Christmas in Croatia: Christmas Traditions in Croatia
Merry Christmas and a Happy New Year!
Ho, ho, ho, Christmas is near! It is the special magical time of year we are looking so forward to and when we can get together around the table to spend time with our families and friends and exchange gifts, listen to and sing Christmas carols and enjoy in delicious comforting holiday feasts. With Christmas, we also think about the miraculous birth of Jesus Christ, jolly old Santa Claus, lushly evergreen Christmas trees, colourful Christmas decorations as well as traditional and modern Christmas carols.
Christmas is celebrated by people from all around the world and this, of course, includes Croatia. Therefore, in this blog, we decided to make a special Christmas blog where we will explain all Croatian traditions and customs that occur around and on Christmas and New Year’s Eve.
Preparations for Christmas
Croats have always treasured Christmas and they developed a large number of customs and traditions related to this holiday. As we are moving toward December, people start to slowly prepare themselves for Christmas and winter holidays. Many major cities and towns decorate their centres and main squares with the usual kind of Christmas decorations and organise Christmas Fairs so that citizens may feel the spirit of Christmas. In certain parts of Croatia, preparations for Christmas begin on the 25th of November which is attribute to St. Catherine. However, in general, Christmas preparations in Croatia start on the first Advent Sunday.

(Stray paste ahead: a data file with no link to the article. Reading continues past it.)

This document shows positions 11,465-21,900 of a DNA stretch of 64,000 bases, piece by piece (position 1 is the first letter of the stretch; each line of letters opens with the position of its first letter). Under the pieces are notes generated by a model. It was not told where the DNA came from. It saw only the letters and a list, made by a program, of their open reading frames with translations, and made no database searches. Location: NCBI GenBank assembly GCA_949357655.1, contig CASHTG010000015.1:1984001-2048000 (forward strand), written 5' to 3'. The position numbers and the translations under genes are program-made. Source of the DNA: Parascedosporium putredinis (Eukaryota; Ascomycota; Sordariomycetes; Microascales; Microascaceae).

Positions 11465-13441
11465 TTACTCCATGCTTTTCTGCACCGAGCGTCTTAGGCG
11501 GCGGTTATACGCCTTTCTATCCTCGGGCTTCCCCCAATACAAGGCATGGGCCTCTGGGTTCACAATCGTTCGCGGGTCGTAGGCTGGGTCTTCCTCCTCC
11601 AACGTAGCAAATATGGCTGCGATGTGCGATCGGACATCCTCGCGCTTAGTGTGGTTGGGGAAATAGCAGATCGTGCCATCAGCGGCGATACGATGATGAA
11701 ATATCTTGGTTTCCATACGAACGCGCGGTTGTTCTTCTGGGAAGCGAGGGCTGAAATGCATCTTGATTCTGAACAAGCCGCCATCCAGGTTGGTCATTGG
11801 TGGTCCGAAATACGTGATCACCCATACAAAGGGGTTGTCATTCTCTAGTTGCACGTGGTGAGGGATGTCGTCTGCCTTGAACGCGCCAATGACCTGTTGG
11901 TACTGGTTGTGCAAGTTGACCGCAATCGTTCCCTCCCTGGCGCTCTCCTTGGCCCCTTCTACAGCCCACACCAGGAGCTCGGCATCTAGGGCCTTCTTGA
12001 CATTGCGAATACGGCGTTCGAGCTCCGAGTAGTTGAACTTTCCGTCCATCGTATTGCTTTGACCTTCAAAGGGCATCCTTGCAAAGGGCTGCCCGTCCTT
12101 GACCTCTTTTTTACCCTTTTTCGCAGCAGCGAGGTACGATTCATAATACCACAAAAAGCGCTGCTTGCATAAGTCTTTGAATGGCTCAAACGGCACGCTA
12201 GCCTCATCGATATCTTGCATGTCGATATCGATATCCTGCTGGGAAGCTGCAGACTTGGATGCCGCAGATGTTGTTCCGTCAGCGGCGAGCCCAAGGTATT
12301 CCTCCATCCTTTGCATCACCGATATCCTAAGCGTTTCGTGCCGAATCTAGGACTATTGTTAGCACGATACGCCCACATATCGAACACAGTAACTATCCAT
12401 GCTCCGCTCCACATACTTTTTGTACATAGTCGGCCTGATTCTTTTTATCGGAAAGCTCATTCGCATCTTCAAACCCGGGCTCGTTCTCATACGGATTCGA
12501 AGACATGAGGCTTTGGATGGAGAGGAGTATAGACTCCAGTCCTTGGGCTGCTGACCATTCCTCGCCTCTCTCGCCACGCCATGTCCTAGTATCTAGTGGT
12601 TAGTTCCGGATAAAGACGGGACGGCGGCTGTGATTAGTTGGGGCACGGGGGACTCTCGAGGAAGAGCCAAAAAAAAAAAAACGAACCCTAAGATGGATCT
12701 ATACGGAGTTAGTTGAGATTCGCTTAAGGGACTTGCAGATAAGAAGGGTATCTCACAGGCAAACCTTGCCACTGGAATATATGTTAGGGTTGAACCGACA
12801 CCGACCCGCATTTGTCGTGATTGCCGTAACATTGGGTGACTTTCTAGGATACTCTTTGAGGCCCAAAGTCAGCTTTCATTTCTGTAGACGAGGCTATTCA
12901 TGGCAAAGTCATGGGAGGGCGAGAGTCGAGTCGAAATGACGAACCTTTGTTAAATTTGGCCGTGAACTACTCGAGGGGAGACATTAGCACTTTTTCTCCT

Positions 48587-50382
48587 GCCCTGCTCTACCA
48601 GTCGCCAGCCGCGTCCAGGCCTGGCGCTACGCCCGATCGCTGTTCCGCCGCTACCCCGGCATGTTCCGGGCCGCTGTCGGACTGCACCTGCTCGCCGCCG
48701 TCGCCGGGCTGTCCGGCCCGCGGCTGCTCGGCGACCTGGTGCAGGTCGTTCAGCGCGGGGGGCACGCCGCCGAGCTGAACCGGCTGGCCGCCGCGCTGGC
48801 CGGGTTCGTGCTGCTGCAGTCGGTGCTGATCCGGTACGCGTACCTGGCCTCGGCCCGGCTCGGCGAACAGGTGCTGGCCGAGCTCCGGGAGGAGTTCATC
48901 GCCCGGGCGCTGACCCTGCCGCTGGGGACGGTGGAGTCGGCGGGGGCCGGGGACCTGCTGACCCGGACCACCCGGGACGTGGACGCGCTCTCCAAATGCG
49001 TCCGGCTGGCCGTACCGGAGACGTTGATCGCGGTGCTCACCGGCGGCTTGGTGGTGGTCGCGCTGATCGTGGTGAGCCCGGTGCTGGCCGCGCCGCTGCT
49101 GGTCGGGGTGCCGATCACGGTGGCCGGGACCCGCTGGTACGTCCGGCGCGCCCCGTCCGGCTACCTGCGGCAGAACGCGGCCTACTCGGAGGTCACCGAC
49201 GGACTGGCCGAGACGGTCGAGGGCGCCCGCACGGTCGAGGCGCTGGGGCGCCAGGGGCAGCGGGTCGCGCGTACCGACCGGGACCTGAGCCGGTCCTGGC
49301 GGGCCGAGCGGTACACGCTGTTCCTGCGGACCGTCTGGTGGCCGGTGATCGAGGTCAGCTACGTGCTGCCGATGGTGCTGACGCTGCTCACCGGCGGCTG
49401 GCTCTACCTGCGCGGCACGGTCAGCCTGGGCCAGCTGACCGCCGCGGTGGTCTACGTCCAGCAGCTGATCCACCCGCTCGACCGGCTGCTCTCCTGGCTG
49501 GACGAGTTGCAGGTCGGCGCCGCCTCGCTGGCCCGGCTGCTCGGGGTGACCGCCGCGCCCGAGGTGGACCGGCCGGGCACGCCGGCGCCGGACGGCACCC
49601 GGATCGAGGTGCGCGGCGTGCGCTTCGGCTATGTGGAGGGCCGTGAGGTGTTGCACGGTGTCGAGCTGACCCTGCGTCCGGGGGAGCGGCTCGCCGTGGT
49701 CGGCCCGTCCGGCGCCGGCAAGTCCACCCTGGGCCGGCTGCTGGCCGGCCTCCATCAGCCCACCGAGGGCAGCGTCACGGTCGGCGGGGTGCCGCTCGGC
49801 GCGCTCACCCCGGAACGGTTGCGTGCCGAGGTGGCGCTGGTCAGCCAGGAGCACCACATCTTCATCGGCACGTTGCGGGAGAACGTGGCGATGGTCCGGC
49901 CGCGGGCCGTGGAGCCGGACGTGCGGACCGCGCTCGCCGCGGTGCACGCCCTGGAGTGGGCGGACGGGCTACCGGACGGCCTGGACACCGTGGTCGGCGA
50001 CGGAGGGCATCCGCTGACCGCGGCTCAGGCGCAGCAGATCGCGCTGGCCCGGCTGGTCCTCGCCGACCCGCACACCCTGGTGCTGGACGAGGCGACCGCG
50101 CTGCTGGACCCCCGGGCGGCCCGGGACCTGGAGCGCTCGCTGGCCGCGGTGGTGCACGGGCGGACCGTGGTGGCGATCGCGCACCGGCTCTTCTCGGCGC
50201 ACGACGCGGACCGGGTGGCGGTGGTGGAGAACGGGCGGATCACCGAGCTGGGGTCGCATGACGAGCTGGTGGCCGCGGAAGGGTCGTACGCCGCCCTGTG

In Croatia, Advent or Advent Time is the season before Christmas which consists of four Sundays and weeks. It is used as a way of preparing and remembering the true meaning of Christmas, that is the celebration of the Nativity of Jesus.
Advent starts on the fourth Sunday from Christmas which may fall between the 27th of November and the 3rd of December and ends on Christmas Eve. It is traditional in Croatia to have an Advent wreath made of straw or evergreen twigs with four candles which can be handmade or bought. The first candle is lit on the first Advent Sunday which usually symbolises the official start for Christmas preparations while the remaining candles are lit on every following Sunday leading up to Christmas. Sometimes, a fifth candle is added in the centre of the Advent wreath which is lit on Christmas Day.
With every week passing towards Christmas, you can sense the emerging magical charm and heart-warming atmosphere of Christmas and the increasing sweet anticipation for Christmas. During Advent, there are two dates which are always considered precious to families and children in Croatia and represents the traditional start of Christmas gift giving. These are Saint Nicholas’ and Saint Lucia’s Day.
Saint Nicholas’ Day – 6th December
On the 6th of December, people in Croatia celebrate Saint Nicholas’ Day. In Croatia, Saint Nicholas is a very beloved saint amongst family and children before Christmas because of his legendary habit of secret gift-giving.